One element of our cultural hubris is a belief that we are all entitled to a well paying job with full health and retirement benefits. If we proceed with a misdirected anger at all risk takers, we might end up driving the people with the ability to create well paying jobs from our midst.

Look at the large number of innovations created by people who faced risk with humility and made great discoveries in the process.

If the drum beat of hatred and wealth envy aimed at Wall Street destroys those who face risk with humility, then we might see a dramatic decline in our standard of living. The people who feel entitled to well paying jobs will be led to naught.

The self interest of politicians, the media, and academicians is to blame the greed of risk takers in the private sector for all wrongs. When listening to their words, we must understand that it is against their self-interest to acknowledge any role played by their own hubris in our financial woes.

The financial collapse shows that our financial institutions were wrong in their belief that highly leveraged positions hedged risks. The hubris of the technocrats that built this house of cards is extraordinary.

In acknowledging this problem, we must recognize that hubris is not unique to Wall Street. It can exist in the minds of smug bureaucrats, public servants, lawyers or even in the population at large. America bred a population who feel entitled to prosperity but who seems to have become clueless on how one goes about creating the wealth that they inherited.

We should not simply accept the diagnosis of politicians who lay blame of greed in the free market. Misdiagnosing the malady might lead to a cure which is worse than the disease.

2 comments:

Anonymous said...

The banks are insolvent because they chased a profit too far.

Now we have to bail them out.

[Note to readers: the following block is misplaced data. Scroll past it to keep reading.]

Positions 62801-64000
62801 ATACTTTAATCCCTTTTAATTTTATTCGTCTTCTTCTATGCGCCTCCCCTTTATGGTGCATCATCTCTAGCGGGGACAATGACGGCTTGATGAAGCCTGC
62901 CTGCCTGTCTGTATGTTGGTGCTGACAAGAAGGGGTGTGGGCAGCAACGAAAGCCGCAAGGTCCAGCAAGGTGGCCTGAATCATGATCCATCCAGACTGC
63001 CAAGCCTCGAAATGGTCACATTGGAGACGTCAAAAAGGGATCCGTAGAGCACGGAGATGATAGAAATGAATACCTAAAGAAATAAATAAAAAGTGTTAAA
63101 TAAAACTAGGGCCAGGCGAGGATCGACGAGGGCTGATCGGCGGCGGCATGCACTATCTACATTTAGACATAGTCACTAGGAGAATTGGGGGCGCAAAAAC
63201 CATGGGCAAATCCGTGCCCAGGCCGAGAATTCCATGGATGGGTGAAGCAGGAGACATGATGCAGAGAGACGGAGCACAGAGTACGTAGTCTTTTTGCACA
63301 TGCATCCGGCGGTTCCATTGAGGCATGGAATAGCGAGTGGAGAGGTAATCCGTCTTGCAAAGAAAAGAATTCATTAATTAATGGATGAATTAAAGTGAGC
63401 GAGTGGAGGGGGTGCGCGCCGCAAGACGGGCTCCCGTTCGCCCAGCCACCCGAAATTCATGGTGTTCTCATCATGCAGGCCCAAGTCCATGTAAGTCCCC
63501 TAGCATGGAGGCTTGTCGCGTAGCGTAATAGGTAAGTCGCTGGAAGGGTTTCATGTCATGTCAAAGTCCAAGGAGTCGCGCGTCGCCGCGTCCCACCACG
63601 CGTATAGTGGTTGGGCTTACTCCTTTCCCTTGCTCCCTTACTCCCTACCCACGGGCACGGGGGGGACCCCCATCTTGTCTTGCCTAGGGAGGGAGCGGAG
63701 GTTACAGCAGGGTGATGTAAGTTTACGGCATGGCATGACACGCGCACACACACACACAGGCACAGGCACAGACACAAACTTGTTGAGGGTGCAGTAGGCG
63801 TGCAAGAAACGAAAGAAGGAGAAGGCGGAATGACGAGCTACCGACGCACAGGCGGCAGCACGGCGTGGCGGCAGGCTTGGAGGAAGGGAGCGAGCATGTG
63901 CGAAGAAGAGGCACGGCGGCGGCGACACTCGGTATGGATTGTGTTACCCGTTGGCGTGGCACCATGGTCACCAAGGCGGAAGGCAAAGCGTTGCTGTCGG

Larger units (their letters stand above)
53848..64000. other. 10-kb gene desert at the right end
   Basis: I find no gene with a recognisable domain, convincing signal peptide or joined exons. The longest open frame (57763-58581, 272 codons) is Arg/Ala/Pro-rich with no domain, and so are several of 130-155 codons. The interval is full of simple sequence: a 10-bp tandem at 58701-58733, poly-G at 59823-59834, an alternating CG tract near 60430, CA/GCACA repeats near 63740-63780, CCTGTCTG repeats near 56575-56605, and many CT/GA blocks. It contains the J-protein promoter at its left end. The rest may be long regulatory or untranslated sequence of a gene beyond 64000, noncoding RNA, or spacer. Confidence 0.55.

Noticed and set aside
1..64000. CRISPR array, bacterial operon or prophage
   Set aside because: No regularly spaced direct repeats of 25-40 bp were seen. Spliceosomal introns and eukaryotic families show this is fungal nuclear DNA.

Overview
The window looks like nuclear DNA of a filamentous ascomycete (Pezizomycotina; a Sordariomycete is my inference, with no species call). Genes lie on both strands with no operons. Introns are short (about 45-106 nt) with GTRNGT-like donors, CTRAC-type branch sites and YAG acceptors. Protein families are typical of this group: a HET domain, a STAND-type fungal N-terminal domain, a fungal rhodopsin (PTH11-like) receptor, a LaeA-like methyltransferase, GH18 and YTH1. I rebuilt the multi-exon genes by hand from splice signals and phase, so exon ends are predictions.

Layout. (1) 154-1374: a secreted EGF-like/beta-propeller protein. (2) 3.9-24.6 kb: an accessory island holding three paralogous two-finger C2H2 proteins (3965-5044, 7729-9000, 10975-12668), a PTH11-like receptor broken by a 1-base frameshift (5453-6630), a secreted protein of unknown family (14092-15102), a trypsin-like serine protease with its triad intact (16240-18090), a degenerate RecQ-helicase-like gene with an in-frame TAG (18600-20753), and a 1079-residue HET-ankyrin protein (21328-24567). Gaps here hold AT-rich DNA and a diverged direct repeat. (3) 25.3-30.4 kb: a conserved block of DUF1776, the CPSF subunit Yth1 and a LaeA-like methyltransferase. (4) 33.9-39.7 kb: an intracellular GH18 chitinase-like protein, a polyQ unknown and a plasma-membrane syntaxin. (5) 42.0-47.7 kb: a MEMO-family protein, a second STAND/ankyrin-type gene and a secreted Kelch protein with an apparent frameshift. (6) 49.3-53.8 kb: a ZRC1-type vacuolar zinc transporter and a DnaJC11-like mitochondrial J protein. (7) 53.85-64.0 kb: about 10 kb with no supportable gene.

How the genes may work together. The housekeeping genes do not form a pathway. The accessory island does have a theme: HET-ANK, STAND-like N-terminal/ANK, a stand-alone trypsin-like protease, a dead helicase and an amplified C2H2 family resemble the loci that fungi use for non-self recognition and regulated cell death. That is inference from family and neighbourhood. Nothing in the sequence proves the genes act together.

Cut it up and redefine it with euphemisms all you want, it's still irresponsible behavior of a few in an unregulated market now milking the many who did nothing more than pay their taxes.

In short... who cares if it's hubris or greed, the market didn't self regulate in time, which is a fine enough argument for even my limited government frame of mind to justify a heavy dose of regulation to make sure it doesn't happen again.

y-intercept said...

People can chase profits too far in a regulated economy. For that matter, the Fed had been actively trying to regulate the economy through the monetary supply. GSEs like FreddieMac regulated the mortgage market via its re-insurance policies.

These regulations appear to have actually magnified the scope of the problem.

BTW, my post was not a euphemism as the diagnosis that the problem was the result of greed of a few (as you suggest) or widespread hubris (as I believe) leads to dramatically different remedies.

If it is the problem of a few bad apples, then we need to find ways to prosecute these few bad apples.

If the problem was the hubris of technocrats; then we won't solve the problem by creating an army of technocratic regulators. The technocratic regulators will simply amplify the systemic fault.

Maurice J. Dupreé has an interesting article on the hubris of the idea that we can create a financial system free of risk though mathematical models. The article is a PDF